Remember HIPPA kicks in now that your senior is considered an adult
The spring ritual of high school graduations is here. But graduates and their parents often are poorly prepared to meet the practicalities of the youngsters’ sudden entry into adulthood, from making medical decisions to choosing what to study. How should parents and their offspring get ready for the transition?
Amid the joy of the occasion, facing such practical concerns is easily overlooked. The entrances to many housing subdivisions sport banners trumpeting the names of the community’s high school graduates. For parents and grandparents alike, it’s an exercise in wondering how little ones grew up so fast. Grow they did, and grow they will. But as they celebrate their 18th birthdays, we hope and pray that they will advance in wisdom and make good choices in life.
The Age of Majority
From a financial planning standpoint, they still depend largely on the Bank of Mom and Dad. Recognize, however, that the law now views many of them as adults. In 47 other states, the age of majority is 18 (Alabama and Nebraska set the age of majority to 19 and Mississippi sets it at 21).
The age of legal adulthood is called the age of majority.
As an adult, your graduate should have a will, even if he or she owns very little. Otherwise, in the event of a fatal accident or illness, the legal process (called an intestate proceeding) to sort out who gets the deceased’s belongings is heartbreaking and irksome.
Once young people are deemed adults, health-care providers may not share medical information with parents. That’s unless a parent has a durable power of attorney for health care, signed by the adult child, appointing mom, dad or both as their agent empowered to make medical decisions if they cannot.
The Health Insurance Portability and Accountability Act (HIPAA) bars doctors, hospitals and other health-care providers from disclosing information about a person’s health or medical condition without express permission.
Your relationship to the patient is irrelevant. Unless you have a power of attorney with HIPAA provisions, no health information will be shared. Without documentation, a sick or hurt adult child away at school or traveling on a break has a problem:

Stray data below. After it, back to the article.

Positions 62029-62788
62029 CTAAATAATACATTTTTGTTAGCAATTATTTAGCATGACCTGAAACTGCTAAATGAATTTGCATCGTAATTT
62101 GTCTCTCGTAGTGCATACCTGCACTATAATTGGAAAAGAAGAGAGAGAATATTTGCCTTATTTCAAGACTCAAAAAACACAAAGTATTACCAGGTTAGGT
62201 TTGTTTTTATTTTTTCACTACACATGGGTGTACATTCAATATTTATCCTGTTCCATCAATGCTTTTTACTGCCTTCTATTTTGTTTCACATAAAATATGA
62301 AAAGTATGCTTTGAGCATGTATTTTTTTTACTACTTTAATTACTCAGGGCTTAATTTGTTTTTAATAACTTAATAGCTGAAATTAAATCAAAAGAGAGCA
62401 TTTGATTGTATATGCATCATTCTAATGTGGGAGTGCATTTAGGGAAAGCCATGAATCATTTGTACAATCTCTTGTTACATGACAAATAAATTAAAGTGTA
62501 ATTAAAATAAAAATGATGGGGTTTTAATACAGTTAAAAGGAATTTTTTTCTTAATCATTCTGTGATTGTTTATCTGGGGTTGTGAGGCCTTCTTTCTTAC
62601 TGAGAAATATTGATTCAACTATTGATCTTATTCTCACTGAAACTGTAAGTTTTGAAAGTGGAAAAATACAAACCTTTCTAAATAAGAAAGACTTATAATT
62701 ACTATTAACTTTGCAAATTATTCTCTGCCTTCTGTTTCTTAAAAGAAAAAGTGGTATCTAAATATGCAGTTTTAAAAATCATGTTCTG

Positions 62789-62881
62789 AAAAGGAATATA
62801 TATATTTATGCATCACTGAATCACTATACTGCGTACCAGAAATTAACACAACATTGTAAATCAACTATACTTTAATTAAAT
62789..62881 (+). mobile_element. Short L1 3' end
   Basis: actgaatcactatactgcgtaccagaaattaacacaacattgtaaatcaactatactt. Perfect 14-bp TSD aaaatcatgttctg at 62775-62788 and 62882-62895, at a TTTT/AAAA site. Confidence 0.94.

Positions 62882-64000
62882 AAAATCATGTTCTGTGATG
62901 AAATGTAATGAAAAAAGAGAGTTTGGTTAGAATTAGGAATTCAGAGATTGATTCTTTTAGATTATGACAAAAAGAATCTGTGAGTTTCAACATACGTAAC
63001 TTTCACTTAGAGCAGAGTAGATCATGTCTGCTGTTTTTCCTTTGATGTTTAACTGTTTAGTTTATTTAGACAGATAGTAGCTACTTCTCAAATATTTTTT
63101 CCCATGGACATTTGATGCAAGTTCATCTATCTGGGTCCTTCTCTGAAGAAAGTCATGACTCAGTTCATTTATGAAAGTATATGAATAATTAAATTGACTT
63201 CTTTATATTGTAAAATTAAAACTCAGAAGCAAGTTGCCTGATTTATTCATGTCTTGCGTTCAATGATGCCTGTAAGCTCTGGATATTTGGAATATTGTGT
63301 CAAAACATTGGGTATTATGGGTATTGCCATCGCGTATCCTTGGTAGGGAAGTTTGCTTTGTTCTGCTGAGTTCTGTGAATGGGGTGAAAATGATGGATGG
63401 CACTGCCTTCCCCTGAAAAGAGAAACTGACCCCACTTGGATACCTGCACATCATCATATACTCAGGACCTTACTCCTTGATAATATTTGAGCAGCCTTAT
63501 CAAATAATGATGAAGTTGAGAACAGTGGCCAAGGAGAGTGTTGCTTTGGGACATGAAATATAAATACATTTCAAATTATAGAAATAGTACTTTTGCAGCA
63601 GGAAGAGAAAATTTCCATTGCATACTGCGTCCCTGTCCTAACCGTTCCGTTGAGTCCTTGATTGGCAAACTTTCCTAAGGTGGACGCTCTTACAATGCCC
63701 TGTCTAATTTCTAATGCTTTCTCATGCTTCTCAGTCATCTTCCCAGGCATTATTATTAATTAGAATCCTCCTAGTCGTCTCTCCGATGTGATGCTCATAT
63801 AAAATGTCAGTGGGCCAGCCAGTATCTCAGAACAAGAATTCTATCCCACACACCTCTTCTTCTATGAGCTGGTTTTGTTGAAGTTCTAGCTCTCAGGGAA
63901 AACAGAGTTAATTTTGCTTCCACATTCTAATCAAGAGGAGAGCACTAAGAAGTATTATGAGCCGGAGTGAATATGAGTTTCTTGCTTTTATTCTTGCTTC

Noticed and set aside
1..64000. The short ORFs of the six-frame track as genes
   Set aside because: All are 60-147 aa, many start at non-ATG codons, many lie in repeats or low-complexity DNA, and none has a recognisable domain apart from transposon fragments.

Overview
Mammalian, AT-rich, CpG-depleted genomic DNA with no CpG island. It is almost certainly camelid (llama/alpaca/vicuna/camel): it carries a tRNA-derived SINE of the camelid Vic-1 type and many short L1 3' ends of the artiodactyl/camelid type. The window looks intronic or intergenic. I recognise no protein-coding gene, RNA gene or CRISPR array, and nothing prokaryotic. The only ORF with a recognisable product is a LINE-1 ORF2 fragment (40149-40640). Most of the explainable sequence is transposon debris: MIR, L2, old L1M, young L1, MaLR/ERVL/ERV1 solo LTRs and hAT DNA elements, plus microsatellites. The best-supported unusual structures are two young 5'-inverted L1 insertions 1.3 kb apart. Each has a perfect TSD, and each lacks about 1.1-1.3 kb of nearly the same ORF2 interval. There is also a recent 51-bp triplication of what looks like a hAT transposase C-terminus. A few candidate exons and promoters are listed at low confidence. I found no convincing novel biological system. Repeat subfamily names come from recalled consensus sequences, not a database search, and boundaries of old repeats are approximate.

Parents could encounter potentially disastrous delays in getting proper care.
Going on to College or University?
For the graduating high school class of 2022, roughly 63% of high school graduates were enrolled in a college or university next year, according to government data. On average, only 55.5% of those studying for a bachelor’s degree go on to graduate – and it may take six years at that. Is your budget for four years, or will your student take longer? Will he or she finish?
Further, school counselors report that 75% of students change their majors after they enter college. Perhaps the extra courses required following a change account for students staying beyond four years. Another factor may be the dizzying number of majors now available. One large state university offers 251 different majors. Can you imagine a restaurant menu with over 250 choices?
Helping Our Kids
Parents might help their student make better choices and spend education dollars more wisely through some unique diagnostic testing and counseling. There are three parts to the human mind, separate domains for thinking, feeling and doing. We often strive to measure the thinking part (cognitive), and feeling or personality (affective).
Often overlooked is the conative, or “doing” part of the mind. Conative governs the striving instincts that drive your natural way of taking action, your modus operandi (MO). Your child has a unique set of innate strengths and talents that remain unchanged since birth. Understanding one’s unique MO is invaluable in making career choices or selecting the educational path to follow.
The conative part of your students’ brain is a powerful mental resource that, with understanding and the exercise of control, gives them the freedom to be their authentic selves, vastly improving success metrics. It also can enhance the prospect that educational dollars will be more wisely spent.
Many parents are committed to financing some or all of a four-year undergraduate education. Six years, and changing majors? Maybe not as much.
Talk to your financial advisors for tips on paying for college.